WASHINGTON (Reuters) - Federal Reserve policymakers were cautiously optimistic about their ability to hold interest rates steady this year, minutes of the central bank’s last policy meeting showed, even as they acknowledged new risks caused by the coronavirus outbreak.
The readout on Wednesday of the policy discussion, at which policymakers unanimously voted to keep interest rates unchanged in a target range of between 1.50% and 1.75%, also showed Fed officials were skeptical about any big rethink of the central bank’s inflation target.
“Participants generally saw the distribution of risks to the outlook for economic activity as somewhat more favorable than at the previous meeting,” the Fed said in the minutes of the Jan. 28-29 meeting. It went on to say the current stance of monetary policy was likely to remain appropriate “for a time.”
Coming into this year the Fed had made clear that, after three interest rate cuts in 2019, it plans to hold interest rates steady, barring a significant change in the U.S. economic outlook.
Policymakers have pointed to U.S. consumer spending levels, dissipating U.S-China trade tensions and loose financial conditions as supporting their view, but how long such an upbeat assessment can last has already been tested by escalating concern about the global economic impact of the coronavirus outbreak that started in China.
On Monday Apple Inc AAPL.O issued a revenue warning due to the disruption the epidemic is causing to its supply chain. China, the world's second-largest economy, is still struggling to get its manufacturing sector back up and running after imposing severe travel restrictions to contain the flu-like virus.
Fed Chair Jerome Powell said last week it was too early to tell if the knock-on economic impact on the United States would be severe or sustained enough to cause the Fed to change its current path.
Since the outbreak began investors have brought forward their bets of when the Fed will cut interest rates again, to around June of this year. In the minutes, policymakers said the threat “warranted close watching.”
Despite that, Fed officials offered a fairly upbeat assessment of the economy, expecting consumer spending to “likely remain on a firm footing,” job gains to expand at a healthy pace, continued moderate economic expansion and inflation returning to its 2% goal. The Fed is forecasting the economy growing 2.0% this year.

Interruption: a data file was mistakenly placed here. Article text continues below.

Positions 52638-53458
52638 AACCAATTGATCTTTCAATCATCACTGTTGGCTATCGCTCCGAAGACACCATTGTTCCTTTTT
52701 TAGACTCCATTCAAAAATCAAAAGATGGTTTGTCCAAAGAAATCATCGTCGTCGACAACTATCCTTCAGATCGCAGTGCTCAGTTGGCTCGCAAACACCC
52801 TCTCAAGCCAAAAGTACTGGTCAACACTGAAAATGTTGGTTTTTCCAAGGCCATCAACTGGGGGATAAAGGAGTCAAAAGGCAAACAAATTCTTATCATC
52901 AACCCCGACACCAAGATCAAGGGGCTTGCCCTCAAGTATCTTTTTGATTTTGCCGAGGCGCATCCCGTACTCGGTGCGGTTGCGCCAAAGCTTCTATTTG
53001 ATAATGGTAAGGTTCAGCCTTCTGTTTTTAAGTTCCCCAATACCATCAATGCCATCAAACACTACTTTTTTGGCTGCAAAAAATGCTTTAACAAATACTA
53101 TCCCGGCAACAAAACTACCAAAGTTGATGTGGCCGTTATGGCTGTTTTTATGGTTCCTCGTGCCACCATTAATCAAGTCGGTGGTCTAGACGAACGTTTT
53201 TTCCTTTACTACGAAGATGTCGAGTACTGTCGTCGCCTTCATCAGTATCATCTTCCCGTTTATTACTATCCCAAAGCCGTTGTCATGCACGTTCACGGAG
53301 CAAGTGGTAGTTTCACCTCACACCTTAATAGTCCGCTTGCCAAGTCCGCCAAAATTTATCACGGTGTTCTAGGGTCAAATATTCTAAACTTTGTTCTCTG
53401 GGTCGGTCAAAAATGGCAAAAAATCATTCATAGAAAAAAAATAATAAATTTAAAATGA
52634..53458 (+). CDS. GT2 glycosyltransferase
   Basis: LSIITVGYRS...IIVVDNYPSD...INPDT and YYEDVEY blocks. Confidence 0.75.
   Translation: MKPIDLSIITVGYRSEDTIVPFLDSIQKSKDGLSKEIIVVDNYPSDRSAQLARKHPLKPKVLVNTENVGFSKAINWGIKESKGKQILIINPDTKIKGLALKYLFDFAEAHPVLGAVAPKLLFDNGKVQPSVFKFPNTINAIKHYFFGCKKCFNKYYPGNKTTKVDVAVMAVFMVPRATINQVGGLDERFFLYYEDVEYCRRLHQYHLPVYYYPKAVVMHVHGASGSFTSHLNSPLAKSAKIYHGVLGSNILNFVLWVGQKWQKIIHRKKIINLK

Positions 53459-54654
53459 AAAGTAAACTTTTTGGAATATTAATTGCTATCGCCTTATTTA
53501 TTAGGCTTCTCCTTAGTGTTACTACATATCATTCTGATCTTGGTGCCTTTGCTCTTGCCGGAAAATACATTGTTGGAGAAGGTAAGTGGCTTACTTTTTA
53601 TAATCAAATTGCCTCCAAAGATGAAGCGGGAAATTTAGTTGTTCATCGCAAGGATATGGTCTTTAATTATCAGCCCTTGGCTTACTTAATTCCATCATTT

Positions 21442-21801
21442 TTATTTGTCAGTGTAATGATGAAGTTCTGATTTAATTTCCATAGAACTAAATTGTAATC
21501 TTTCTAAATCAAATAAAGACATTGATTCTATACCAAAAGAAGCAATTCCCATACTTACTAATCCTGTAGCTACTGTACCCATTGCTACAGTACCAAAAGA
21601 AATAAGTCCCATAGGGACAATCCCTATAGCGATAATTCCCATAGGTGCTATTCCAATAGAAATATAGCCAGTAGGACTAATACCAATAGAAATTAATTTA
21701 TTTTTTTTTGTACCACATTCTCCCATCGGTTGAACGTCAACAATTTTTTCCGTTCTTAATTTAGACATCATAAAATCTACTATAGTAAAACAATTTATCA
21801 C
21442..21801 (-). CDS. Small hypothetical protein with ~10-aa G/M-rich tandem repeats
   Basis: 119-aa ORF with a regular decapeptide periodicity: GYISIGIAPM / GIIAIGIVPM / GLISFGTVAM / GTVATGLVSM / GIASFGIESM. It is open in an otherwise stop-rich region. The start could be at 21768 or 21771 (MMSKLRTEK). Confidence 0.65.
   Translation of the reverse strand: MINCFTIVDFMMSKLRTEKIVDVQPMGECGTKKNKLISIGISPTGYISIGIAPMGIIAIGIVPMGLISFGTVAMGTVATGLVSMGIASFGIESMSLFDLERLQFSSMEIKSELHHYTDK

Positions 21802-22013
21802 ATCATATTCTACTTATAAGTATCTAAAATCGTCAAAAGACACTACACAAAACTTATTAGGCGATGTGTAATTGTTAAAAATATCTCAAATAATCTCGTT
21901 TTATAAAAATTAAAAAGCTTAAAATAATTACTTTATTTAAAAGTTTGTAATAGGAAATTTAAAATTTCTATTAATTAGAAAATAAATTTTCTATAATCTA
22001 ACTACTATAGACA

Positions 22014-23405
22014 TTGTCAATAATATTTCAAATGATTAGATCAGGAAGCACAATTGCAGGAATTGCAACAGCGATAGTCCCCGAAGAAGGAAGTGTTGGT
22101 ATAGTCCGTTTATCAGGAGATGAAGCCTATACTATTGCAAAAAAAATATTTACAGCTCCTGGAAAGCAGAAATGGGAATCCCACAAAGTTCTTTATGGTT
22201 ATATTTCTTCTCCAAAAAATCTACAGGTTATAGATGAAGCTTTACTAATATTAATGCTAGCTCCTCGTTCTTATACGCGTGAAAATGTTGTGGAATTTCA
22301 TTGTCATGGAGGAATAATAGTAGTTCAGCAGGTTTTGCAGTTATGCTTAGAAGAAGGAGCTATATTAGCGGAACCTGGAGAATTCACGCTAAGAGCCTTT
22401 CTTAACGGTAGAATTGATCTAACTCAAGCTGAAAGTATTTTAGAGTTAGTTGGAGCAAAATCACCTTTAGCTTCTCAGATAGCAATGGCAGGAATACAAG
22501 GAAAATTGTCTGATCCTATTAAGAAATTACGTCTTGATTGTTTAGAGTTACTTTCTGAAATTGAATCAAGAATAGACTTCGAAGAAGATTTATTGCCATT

That is at odds with some economic data released since the meeting. The Commerce Department reported last week a slowdown in consumer spending in January. Business investment has also experienced a deepening downturn and the U.S. manufacturing sector remains weak.
As part of a discussion on rethinking the Fed’s inflation goal during the central bank’s review of its main policy tools, there were vocal doubts about adopting an inflation range.
“Most participants expressed concern that introducing a symmetric inflation range ... could be misperceived as a signal that the Committee was comfortable with continued misses below its symmetric inflation objective,” the Fed said.
Elsewhere in the minutes, Fed policymakers discussed how to handle its growing balance sheet. The Fed has been buying $60 billion monthly of U.S. Treasury bills since October to increase the level of reserves in the banking system in response to a liquidity crunch.
Powell has said the Fed would aim to begin scaling back that amount sometime in the April-June period, when the level of reserves in the banking system would likely be deemed adequate.
After that, “regular open market operations would be required over time in order to accommodate trend growth in the Federal Reserve’s liabilities and maintain an ample supply of reserves,” Fed policymakers noted in the minutes.
The Fed also expects to continue offering support in the market for repurchase agreements, or repo, at least through April but in the minutes staff floated a plan that included phasing out the term repo operations after April. Those policymakers who commented on the plan were comfortable with the idea, according to the minutes.
Several policymakers asked for more discussion “before long” on the possibility of creating a standing repo facility, which would allow banks to borrow cash as needed at a fixed rate.
Reporting by Lindsay Dunsmuir in Washington; Additional reporting by Jonnelle Marte in New York; Editing by Andrea Ricci and Matthew Lewis
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